Frances Carner v. LA Health Service & Indem Co.

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UNPUBLISHED OPINION FILED. [11-30205 Affirmed ] Judge: CDK , Judge: EGJ , Judge: JEG Mandate pull date is 10/24/2011 [11-30205]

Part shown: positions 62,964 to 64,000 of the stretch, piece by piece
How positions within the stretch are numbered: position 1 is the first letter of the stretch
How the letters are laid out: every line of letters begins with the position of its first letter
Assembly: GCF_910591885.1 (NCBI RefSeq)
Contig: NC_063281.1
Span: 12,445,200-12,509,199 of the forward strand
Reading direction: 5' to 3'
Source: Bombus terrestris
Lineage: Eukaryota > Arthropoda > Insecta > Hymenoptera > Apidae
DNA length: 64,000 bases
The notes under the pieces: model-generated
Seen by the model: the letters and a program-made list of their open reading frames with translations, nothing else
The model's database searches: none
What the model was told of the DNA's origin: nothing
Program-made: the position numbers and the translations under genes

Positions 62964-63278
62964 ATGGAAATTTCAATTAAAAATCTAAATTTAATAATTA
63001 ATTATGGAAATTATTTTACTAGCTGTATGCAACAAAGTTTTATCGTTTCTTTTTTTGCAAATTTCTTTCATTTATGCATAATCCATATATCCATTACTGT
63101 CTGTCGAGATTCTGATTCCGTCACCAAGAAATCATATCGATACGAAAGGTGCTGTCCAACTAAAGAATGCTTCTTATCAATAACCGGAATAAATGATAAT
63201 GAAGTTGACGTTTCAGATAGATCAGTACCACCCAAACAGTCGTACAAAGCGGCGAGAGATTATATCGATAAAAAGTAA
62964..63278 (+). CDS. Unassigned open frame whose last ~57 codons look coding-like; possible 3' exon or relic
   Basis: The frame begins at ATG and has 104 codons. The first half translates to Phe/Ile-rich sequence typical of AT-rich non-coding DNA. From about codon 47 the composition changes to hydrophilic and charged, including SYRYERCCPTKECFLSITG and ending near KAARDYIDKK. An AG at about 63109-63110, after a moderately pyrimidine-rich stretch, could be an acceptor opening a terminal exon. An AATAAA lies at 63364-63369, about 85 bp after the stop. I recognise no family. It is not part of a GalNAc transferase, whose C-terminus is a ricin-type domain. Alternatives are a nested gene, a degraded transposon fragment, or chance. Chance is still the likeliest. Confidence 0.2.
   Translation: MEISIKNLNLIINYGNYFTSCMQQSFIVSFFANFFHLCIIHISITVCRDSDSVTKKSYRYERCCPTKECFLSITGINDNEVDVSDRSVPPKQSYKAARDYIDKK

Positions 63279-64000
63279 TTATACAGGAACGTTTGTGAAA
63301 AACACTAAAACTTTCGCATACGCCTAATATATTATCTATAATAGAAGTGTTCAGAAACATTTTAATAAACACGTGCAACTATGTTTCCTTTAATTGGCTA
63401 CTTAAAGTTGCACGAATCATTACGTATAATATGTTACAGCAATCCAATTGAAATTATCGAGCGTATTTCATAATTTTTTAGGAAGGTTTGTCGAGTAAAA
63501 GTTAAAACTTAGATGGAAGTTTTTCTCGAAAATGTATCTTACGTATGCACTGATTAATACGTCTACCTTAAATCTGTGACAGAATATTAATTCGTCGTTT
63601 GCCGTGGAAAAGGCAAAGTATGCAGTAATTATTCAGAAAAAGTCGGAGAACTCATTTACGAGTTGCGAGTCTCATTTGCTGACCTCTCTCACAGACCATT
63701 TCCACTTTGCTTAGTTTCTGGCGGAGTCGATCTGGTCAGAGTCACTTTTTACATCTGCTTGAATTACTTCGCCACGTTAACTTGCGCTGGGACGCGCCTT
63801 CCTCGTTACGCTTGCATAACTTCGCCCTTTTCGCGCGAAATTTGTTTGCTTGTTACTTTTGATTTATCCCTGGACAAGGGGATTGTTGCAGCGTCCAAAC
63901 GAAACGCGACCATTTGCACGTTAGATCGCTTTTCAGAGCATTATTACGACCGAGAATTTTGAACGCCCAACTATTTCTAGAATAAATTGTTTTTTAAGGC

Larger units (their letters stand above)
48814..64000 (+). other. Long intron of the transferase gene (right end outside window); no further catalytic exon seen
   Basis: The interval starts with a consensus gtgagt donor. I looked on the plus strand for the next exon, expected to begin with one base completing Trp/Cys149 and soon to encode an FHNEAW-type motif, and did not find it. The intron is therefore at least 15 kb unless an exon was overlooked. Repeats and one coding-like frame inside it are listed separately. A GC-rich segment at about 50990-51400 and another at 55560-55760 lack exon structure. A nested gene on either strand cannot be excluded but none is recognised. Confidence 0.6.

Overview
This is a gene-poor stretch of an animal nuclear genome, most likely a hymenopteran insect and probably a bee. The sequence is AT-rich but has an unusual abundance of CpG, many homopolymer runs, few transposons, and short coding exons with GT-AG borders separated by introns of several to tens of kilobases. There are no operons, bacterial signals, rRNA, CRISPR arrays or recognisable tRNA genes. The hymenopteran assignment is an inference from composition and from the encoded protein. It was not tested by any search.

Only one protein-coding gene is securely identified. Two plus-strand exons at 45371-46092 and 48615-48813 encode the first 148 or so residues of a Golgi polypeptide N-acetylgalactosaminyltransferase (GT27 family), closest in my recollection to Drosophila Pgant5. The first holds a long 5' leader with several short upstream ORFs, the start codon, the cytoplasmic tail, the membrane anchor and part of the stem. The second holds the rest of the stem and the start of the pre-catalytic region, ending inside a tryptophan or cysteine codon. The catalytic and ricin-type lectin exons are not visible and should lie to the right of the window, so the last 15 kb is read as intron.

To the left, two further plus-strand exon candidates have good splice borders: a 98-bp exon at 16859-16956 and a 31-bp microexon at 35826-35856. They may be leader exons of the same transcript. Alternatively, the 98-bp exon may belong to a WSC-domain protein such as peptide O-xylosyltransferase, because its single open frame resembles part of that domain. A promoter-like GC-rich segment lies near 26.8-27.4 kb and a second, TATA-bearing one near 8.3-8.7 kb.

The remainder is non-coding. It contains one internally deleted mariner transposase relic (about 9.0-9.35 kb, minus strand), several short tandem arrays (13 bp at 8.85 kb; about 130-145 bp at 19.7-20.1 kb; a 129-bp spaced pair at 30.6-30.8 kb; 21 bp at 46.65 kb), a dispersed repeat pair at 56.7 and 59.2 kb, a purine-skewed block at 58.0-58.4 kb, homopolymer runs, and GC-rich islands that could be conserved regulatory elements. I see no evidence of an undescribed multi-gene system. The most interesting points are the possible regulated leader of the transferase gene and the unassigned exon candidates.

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Case: 11-30205 Document: 00511619971 Page: 1 Date Filed: 10/03/2011 IN THE UNITED STATES COURT OF APPEALS United States Court of Appeals FOR THE FIFTH CIRCUIT Fifth Circuit FILED October 3, 2011 No. 11-30205 Summary Calendar Lyle W. Cayce Clerk FRANCES CARNER, Plaintiff - Appellant v. LOUISIANA HEALTH SERVICE & INDEMNITY COMPANY, doing business as BlueCross BlueShield of Louisiana, Defendant - Appellee Appeal from the United States District Court for the Middle District of Louisiana, Baton Rouge USDC No. 3:10-CV-557 Before KING, JOLLY, and GRAVES, Circuit Judges. PER CURIAM:* Plaintiff-Appellant Frances Carner, a former employee of DefendantAppellee Louisiana Health Service & Indemnity Company, d/b/a BlueCross BlueShield of Louisiana, brought a lawsuit against BlueCross BlueShield of Louisiana alleging both federal and state claims, including retaliation, hostile work environment, and constructive discharge. Carner appeals the district * Pursuant to 5TH CIR. R. 47.5, the court has determined that this opinion should not be published and is not precedent except under the limited circumstances set forth in 5TH CIR. R. 47.5.4. Case: 11-30205 Document: 00511619971 Page: 2 Date Filed: 10/03/2011 court’s grant of BlueCross BlueShield of Louisiana’s motion for summary judgment with respect to her post-employment retaliation claims. For the following reasons, we affirm the district court’s judgment. I. Background Frances Carner (“Carner”) was an employee of BlueCross BlueShield of Louisiana (“BCBSLA”) from March 2007 until she resigned on July 24, 2009. According to Carner, beginning in April 2008, BCBSLA employees pressured her to violate state and federal trade secret laws. Carner alleges that, after she refused to comply with these demands and then reported her concerns to BCBSLA officials, BCBSLA employees persistently retaliated against her. Carner claims that she felt compelled to resign as a result of the retaliation. On July 23, 2010, Carner filed a petition for damages against BCBSLA in the 21st Judicial District Court, Livingston Parish, Louisiana. She asserted the state-law claims of retaliation, hostile work environment, constructive discharge, intentional infliction of emotional distress, and defamation. Carner also brought a claim under 42 U.S.C. § 1983 based on an alleged violation of her First Amendment rights. BCBSLA was served by process on August 5, 2010. On August 26, 2010, BCBSLA timely removed the action to the U.S. District Court for the Middle District of Louisiana. On October 22, 2010, Carner amended her petition to add additional claims, such as a violation of the Louisiana Whistleblower Statute, La. Rev. Stat. Ann. § 23:967. On November 18, 2010, the parties filed a Status Report in the district court. In the report, BCBSLA stated that it anticipated filing a summary judgment motion on the basis of prescription, service, and venue. Carner agreed not to “seek to compel initial disclosures at this time so long as defendant’s Motion for Summary Judgment is limited to its assertions of prescription and filing/service only.” 2 Case: 11-30205 Document: 00511619971 Page: 3 Date Filed: 10/03/2011 On December 2, 2010, BCBSLA filed a motion for summary judgment, asserting that Carner’s claims were prescribed due to her failure to file suit in a proper venue and to serve BCBSLA within the one-year prescriptive period. On January 18, 2011, Carner filed a memorandum in opposition to BCBSLA’s summary judgment motion, arguing that her claims were not prescribed, because BCBSLA’s acts of post-employment retaliation extended the prescriptive period. The district court granted BCBSLA’s summary judgment motion, stating that all of Carner’s claims were prescribed. Because Carner “produced no evidence that Defendant continued to retaliate against her by refusing to verify her employment to prospective employers,” the district court found that Carner’s last injury was sustained on July 24, 2009. Therefore, due to Carner’s failure to file suit in the proper venue and to serve BCBSLA within the prescriptive period, the district court held that Carner’s claims were prescribed. On appeal, Carner contends that the district court erred in dismissing her post-employment retaliation claims. II. Discussion We review a district court’s grant of summary judgment de novo, applying the same standard as the district court. Turner v. Baylor Richardson Med. Ctr., 476 F.3d 337, 343 (5th Cir. 2007). Pursuant to Federal Rule of Civil Procedure 56(a), summary judgment is appropriate “if the movant shows that there is no genuine dispute as to any material fact and the movant is entitled to judgment as a matter of law.” A “genuine” dispute exists if, based on the evidence, a reasonable jury could return a verdict for the nonmoving party. Hamilton v. Segue Software Inc., 232 F.3d 473, 477 (5th Cir. 2000). When reviewing a summary judgment, we “draw all reasonable inferences in favor of the nonmoving party.” Turner, 476 F.3d at 343 (citations and internal quotation marks omitted). 3 Case: 11-30205 Document: 00511619971 Page: 4 Date Filed: 10/03/2011 In its motion for summary judgment, BCBSLA contended that all of Carner’s claims were prescribed. Under Louisiana Civil Code Article 3492, delictual actions are subject to a one-year prescriptive period, which begins to run from the date of injury. All of Carner’s claims against BCBSLA are delictual, including her 42 U.S.C. § 1983 claim, which under Wilson v. Garcia, 471 U.S. 261, 279 (1985), is characterized as a personal injury action and therefore subject to the relevant state prescription period. Pursuant to Louisiana Civil Code Article 3462, prescription is interrupted when the plaintiff files suit within the prescriptive period “in a court of competent jurisdiction and venue.” However, if the “action is commenced in an incompetent court, or in an improper venue, prescription is interrupted only as to a defendant served by process within the prescriptive period.” La. Civ. Code Ann. art. 3462 (2011); see also Doe v. Delta Women’s Clinic of Baton Rouge, 37 So. 3d 1076, 1079 (La. Ct. App. 1 Cir. 4/30/10). In the instant case, Carner concedes that she filed suit in an improper venue. Under Louisiana law, a lawsuit against a domestic corporation “shall be brought in the parish where its registered office is located.” La. Code Civ. Proc. Ann. art. 42(2) (2011); see also Schiro v. Liljeberg Enters., Inc., 703 So. 2d 780, 782 (La. Ct. App. 5 Cir. 11/25/97). Here, BCBSLA maintains its registered office in East Baton Rouge Parish. On July 23, 2010, Carner filed suit in Livingston Parish, an improper venue. Because Carner filed suit in an improper venue, prescription would only be interrupted if she served the defendant during the one-year prescriptive period. It is undisputed that Carner served BCBSLA on August 5, 2010. BCBSLA argued, and the district court found, that Carner’s last injury was on July 24, 2009, the date that she was allegedly constructively discharged. Therefore, the prescriptive period began to run on July 24, 2009, and ended on July 24, 2010. Because BCBSLA was not served by process until August 5, 2010, 4 Case: 11-30205 Document: 00511619971 Page: 5 Date Filed: 10/03/2011 after the prescriptive period had run, the district court found that all of Carner’s claims were prescribed. On appeal, Carner concedes that the district court was correct in holding that her claims arising prior to July 24, 2009, were prescribed. However, Carner asserts on appeal that the district court erred in dismissing her postemployment retaliation claims. For the reasons discussed below, we conclude that the district court did not err in dismissing Carner’s post-employment retaliation claims. Carner argues on appeal that the district court acted in contravention of the terms of the Status Report, by considering the underlying merits of her postemployment retaliation claims instead of dealing solely with the issues of prescription, venue, and service. However, we find that the district court did abide by the terms of the Status Report. The Status Report limited BCBSLA’s summary judgment motion to the issues of prescription, venue, and service. Consistent with the Status Report, BCBSLA moved for summary judgment on all of Carner’s claims based on prescription. BCBSLA argued in its summary judgment motion that all of Carner’s claims stemmed from her employment with BCBSLA, which ended on July 24, 2009. Therefore, because the prescriptive period began to run on July 24, 2009, all of Carner’s claims were prescribed. Aware that the date of her injury was an important factor in the analysis of prescription and that all of her claims were in peril of being dismissed, Carner argued in her memorandum in opposition to BCBSLA’s motion for summary judgment (“opposition memorandum”) that her post-employment retaliation claims extended the prescriptive period. In her opposition memorandum, Carner acknowledged that she had only briefly mentioned these claims in two paragraphs of her original petition.1 Carner reiterated these claims in her 1 For instance, in paragraph 35 of her petition for damages, Carner alleged that, after her resignation, “based on knowledge, information and belief, potential employers have been unable to receive verification of employment and/or a favorable job reference from officials 5 Case: 11-30205 Document: 00511619971 Page: 6 Date Filed: 10/03/2011 opposition memorandum, stating that after her resignation, BCBSLA refused to provide verification of her employment to prospective employers. Additionally, Carner made the general allegation in her opposition memorandum that “BCBSLA’s retaliation has been a continuous and sustained adverse action towards Ms. Carner” that persisted through July 2010. However, Carner failed to provide the district court with any evidence supporting these post-employment retaliation claims. After a movant has met its initial burden of demonstrating the absence of a genuine issue of material fact, in order to defeat summary judgment, the nonmoving party must “designate specific facts showing that there is a genuine issue for trial.” Little v. Liquid Air Corp., 37 F.3d 1069, 1075 (5th Cir. 1994) (citing Celotex Corp. v. Catrett, 477 U.S. 317, 325 (1986)). “This burden is not satisfied with ‘some metaphysical doubt as to the material facts,’ by ‘conclusory allegations,’ by ‘unsubstantiated assertions,’ or by only a ‘scintilla’ of evidence.” Id. (citations omitted). We have stated that the court does not, “in the absence of any proof, assume that the nonmoving party could or would prove the necessary facts.” Id. In order to defeat summary judgment, then, Carner was required to put forward specific facts demonstrating that there was a genuine issue of material fact for trial regarding the prescription of her claims. Thus, Carner was required to come forward with evidence regarding BCBSLA’s alleged post-employment retaliation in order to create a genuine dispute about the date of her last injury. However, Carner’s assertions about BCBSLA’s post-employment retaliation in her opposition memorandum are merely conclusory allegations and unsubstantiated assertions.2 Carner provided the district court with no specific with BCBSLA which has lead [sic] to the petitioner’s difficulty in securing comparable employment in her field.” 2 For instance, much of Carner’s opposition memorandum consisted of statements such as the following, presented without any specific factual support: “The defendant’s adverse actions/retaliatory conduct toward the plaintiff did not end on July 24, 2010 [sic 2009], sadly 6 Case: 11-30205 Document: 00511619971 Page: 7 Date Filed: 10/03/2011 facts, in the pleadings or otherwise, to support her post-employment retaliation claims. The district court correctly noted that Carner “produced no evidence that Defendant continued to retaliate against her by refusing to verify her employment to prospective employers.” Therefore, the district court properly concluded that Carner’s last injury was sustained on July 24, 2009, and that BCBSLA was entitled to judgment as a matter of law because all of Carner’s claims were prescribed. Carner further argues on appeal that, because the parties agreed in the Status Report to delay discovery until after the district court’s ruling on BCBSLA’s summary judgment motion, the district court should not have determined whether there was a genuine dispute regarding her postemployment retaliation claims. Carner contends that, as discovery was deferred, the district court should have known that she was unable to set forth any facts regarding her post-employment retaliation claims. On appeal, Carner points to Federal Rule of Civil Procedure 56(d) to support her argument.3 However, Carner should have been aware of her burden in opposing BCBSLA’s motion for summary judgment, and, if she determined that she lacked the ability to produce facts, she should have made a motion under Rule 56(d) to the district court. We have stated that our “court has foreclosed a party’s contention on appeal that it had inadequate time to marshal evidence to defend against summary judgment when the party did not seek Rule 56(f) [now rule 56(d)] relief before the summary judgment ruling.”4 Tate v. Starks, No. 09-60384, 2011 U.S. App. it has been an ongoing enterprise.” 3 Federal Rule of Civil Procedure 56(d) states that “[i]f a nonmovant shows by affidavit or declaration that, for specified reasons, it cannot present facts essential to justify its opposition, the court may: (1) defer considering the motion or deny it; (2) allow time to obtain affidavits or declarations or to take discovery; or (3) issue any other appropriate order.” 4 Rule 56 was amended in 2010, and the advisory committee notes to the 2010 amendments state that “Subdivision (d) carries forward without substantial change the provisions of former subdivision (f).” Fed. R. Civ. P. 56(d) advisory committee’s note. 7 Case: 11-30205 Document: 00511619971 Page: 8 Date Filed: 10/03/2011 LEXIS 12686, at *30 n.12 (5th Cir. June 21, 2011) (alteration in original) (quoting Fanning v. Metro. Transit Auth., 141 F. App’x 311, 314 (5th Cir. 2005)). As Carner failed to raise this issue before the district court, the issue has been waived. III. Conclusion For the foregoing reasons, we AFFIRM the judgment of the district court. 8